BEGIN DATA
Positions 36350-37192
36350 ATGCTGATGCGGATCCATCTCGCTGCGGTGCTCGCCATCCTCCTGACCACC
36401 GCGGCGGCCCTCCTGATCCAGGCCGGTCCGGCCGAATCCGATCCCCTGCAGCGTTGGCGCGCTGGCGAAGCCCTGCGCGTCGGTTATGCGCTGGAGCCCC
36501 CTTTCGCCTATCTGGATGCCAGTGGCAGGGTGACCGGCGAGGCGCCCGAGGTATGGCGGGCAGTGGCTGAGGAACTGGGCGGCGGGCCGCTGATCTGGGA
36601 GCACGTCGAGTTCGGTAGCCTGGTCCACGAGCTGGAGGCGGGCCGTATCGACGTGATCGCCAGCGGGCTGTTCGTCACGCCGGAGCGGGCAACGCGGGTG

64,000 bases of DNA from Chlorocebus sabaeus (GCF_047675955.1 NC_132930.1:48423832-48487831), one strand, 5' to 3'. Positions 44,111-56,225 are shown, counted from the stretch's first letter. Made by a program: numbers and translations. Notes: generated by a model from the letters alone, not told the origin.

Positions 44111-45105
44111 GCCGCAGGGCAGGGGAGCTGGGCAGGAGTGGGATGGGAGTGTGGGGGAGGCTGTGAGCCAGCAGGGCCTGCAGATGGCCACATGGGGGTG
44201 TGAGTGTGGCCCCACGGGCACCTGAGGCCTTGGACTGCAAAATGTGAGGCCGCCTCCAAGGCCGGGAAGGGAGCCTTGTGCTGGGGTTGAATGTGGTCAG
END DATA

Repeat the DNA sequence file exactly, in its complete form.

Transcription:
Positions 36350-37192
36350 ATGCTGATGCGGATCCATCTCGCTGCGGTGCTCGCCATCCTCCTGACCACC
36401 GCGGCGGCCCTCCTGATCCAGGCCGGTCCGGCCGAATCCGATCCCCTGCAGCGTTGGCGCGCTGGCGAAGCCCTGCGCGTCGGTTATGCGCTGGAGCCCC
36501 CTTTCGCCTATCTGGATGCCAGTGGCAGGGTGACCGGCGAGGCGCCCGAGGTATGGCGGGCAGTGGCTGAGGAACTGGGCGGCGGGCCGCTGATCTGGGA
36601 GCACGTCGAGTTCGGTAGCCTGGTCCACGAGCTGGAGGCGGGCCGTATCGACGTGATCGCCAGCGGGCTGTTCGTCACGCCGGAGCGGGCAACGCGGGTG

64,000 bases of DNA from Chlorocebus sabaeus (GCF_047675955.1 NC_132930.1:48423832-48487831), one strand, 5' to 3'. Positions 44,111-56,225 are shown, counted from the stretch's first letter. Made by a program: numbers and translations. Notes: generated by a model from the letters alone, not told the origin.

Positions 44111-45105
44111 GCCGCAGGGCAGGGGAGCTGGGCAGGAGTGGGATGGGAGTGTGGGGGAGGCTGTGAGCCAGCAGGGCCTGCAGATGGCCACATGGGGGTG
44201 TGAGTGTGGCCCCACGGGCACCTGAGGCCTTGGACTGCAAAATGTGAGGCCGCCTCCAAGGCCGGGAAGGGAGCCTTGTGCTGGGGTTGAATGTGGTCAG